People visit Japan for a number of reasons. The country is full of breathtaking sights, historic landmarks, mouth-watering food, and so much more. But before you complete your itinerary, consider adding a Japanese baseball game to your plans.
Baseball History in Japan
Baseball was introduced in Japan in the early 1870s and has grown to be the most popular sport in the country. The Nippon Professional Baseball (NPB) is composed of the country’s top-level teams and is split into two leagues: the Central League and the Pacific League.
Each league is comprised of six teams each for a total of twelve teams. They play games starting from late March to early April and compete for a spot in Japan Series at the end of the baseball season in October or November.
Baseball in Japan is so popular that even high school level baseball garners the attention of the country. Every year, top high school teams participate in two competitions at Koshien Stadium which are known throughout Japan as “Spring Koshien” and “Summer Koshien.” Some of NPB’s top players—as well as a few Japanese MLB players—gained attention by playing at these Koshien competitions.
Like with the MLB in the US, Japanese teams play with 25 players per game. While the team’s roster can have up to 70 players, only 28 players make up the team’s “first squad” and managers select three of those players to keep out of every game.
MLB fans will notice that NPB teams play in smaller fields and there’s a slight difference when it comes to the strike zone. But one major difference how NPB games can end in a tie. A regular game of baseball is played up to nine innings, and extra innings are allowed if the score is tied. The NPB, however, has a rule where games can only go up to the 12th inning (15 in the playoffs). It is possible for games to end where no one is announced as the winner.
Cheer with the Ouendan
One of the most impressive reasons to watch a game in Japan is to experience the way fans cheer for their teams. Every team has a cheering squad known as ouendan that leads fans in synchronized cheers or songs during games. Depending on the teams playing, there are even specific chants and moves that fans know by heart to use when their teams score.
Even more impressive is the fact that these cheers don’t just fade away halfway through the game. Fans can keep the cheering loud and alive all the way to the last inning of the game. Experiencing the ouendan is one of the best reasons to watch a game in Japan. It’s a way for Japanese baseball fans to see just how dedicated people are to their teams.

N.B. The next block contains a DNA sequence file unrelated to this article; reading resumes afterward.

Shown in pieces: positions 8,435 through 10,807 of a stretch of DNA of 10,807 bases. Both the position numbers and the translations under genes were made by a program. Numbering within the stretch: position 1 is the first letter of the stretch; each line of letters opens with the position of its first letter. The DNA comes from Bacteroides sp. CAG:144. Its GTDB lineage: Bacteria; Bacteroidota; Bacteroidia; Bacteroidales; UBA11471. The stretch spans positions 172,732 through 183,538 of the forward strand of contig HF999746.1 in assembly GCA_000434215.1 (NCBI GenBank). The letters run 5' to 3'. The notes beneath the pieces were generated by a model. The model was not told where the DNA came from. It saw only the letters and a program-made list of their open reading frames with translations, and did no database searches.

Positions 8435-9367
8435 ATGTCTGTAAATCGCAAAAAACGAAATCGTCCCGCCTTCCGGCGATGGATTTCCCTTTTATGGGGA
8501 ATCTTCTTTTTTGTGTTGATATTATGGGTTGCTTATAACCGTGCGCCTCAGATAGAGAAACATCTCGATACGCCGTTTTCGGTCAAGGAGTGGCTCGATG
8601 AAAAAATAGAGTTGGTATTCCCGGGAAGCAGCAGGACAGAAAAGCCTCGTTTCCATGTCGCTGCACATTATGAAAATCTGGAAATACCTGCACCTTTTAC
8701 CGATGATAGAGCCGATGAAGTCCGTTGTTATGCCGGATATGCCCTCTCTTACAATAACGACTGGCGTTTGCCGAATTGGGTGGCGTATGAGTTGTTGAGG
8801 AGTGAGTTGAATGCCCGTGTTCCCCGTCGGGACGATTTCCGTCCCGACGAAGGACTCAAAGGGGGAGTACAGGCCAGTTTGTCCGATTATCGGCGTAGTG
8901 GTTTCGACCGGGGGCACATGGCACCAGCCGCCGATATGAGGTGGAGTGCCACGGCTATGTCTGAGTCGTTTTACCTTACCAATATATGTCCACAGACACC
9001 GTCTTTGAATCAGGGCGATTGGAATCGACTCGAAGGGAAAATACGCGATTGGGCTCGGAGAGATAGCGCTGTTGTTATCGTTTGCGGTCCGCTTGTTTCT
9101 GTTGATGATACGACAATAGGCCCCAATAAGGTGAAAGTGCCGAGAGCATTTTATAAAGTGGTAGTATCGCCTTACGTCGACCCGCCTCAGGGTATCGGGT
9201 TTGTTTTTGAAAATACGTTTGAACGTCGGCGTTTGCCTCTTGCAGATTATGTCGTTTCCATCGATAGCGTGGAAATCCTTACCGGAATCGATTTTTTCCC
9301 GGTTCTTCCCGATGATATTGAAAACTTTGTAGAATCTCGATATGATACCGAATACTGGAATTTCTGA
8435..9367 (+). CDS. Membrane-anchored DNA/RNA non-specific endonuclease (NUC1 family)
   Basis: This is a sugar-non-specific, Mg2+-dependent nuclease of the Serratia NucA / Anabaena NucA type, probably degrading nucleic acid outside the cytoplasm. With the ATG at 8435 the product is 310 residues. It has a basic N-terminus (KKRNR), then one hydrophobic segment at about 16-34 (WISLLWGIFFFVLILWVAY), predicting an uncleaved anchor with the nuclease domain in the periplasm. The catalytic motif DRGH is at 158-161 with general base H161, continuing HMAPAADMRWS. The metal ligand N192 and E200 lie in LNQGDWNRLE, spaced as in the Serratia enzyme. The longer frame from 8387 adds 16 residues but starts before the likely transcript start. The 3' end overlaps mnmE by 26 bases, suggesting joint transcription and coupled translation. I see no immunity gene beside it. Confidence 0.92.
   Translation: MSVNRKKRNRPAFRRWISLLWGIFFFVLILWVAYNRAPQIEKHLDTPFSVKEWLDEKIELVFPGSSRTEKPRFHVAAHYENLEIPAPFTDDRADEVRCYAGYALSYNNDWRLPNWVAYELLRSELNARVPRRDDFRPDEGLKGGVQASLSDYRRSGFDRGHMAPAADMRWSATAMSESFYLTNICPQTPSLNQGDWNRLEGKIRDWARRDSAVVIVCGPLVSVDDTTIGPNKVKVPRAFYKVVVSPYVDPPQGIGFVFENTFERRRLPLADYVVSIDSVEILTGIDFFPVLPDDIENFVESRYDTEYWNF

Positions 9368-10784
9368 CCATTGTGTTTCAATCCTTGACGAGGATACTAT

Eating and Drinking at Games
Eating at a baseball game has become a ubiquitous experience for stadium-going fans all over the world. In the US, many major baseball parks even have specialty dishes only available in those parks during the season. While hotdogs, popcorn, and peanuts are common in American parks, Japanese baseball fans indulge in local favorites and more.
Hotdogs make their standard baseball game appearance, but fans watching in Japan have a few more additional toppings to choose from. For example, anyone in Tokyo for a Yomiuri Giants game can grab a Tokyo Dome Dog: a hotdog topped with sliced pork and onions then drizzled with BBQ sauce.
Fans who love Japanese food can grab a bowl of curry rice or katsudon for a heartier meal or choose from a variety of bento boxes on sale in the stadium. Snacks like takoyaki and fried squid are also available during games.
A long game might leave some people thirsty for a cold beverage. Luckily, Japanese stadiums have beer girls who walk around to sell beer to fans. They’re easily identifiable in the crowd with the team uniforms they wear and beer kegs strapped on their backs. There’s no need to leave your seat and miss out on a second of the game to grab a pint.
Ticket purchases for games can be done through convenience stores or at the stadiums on game day but ticket machines are only in Japanese. It’s best to do it early as they sell out pretty quickly. Some teams, like the Yomiuri Giants, have tickets available for sale on their site in English.
Be sure to check out NPB’s website for game schedules so you can plan accordingly.
If you’re not able to get tickets to a game, don’t worry as there are other ways to experience Japan’s baseball culture. Grab a ticket for Koshien Stadium Museum through KKday and learn more about Japan’s unofficial national sport.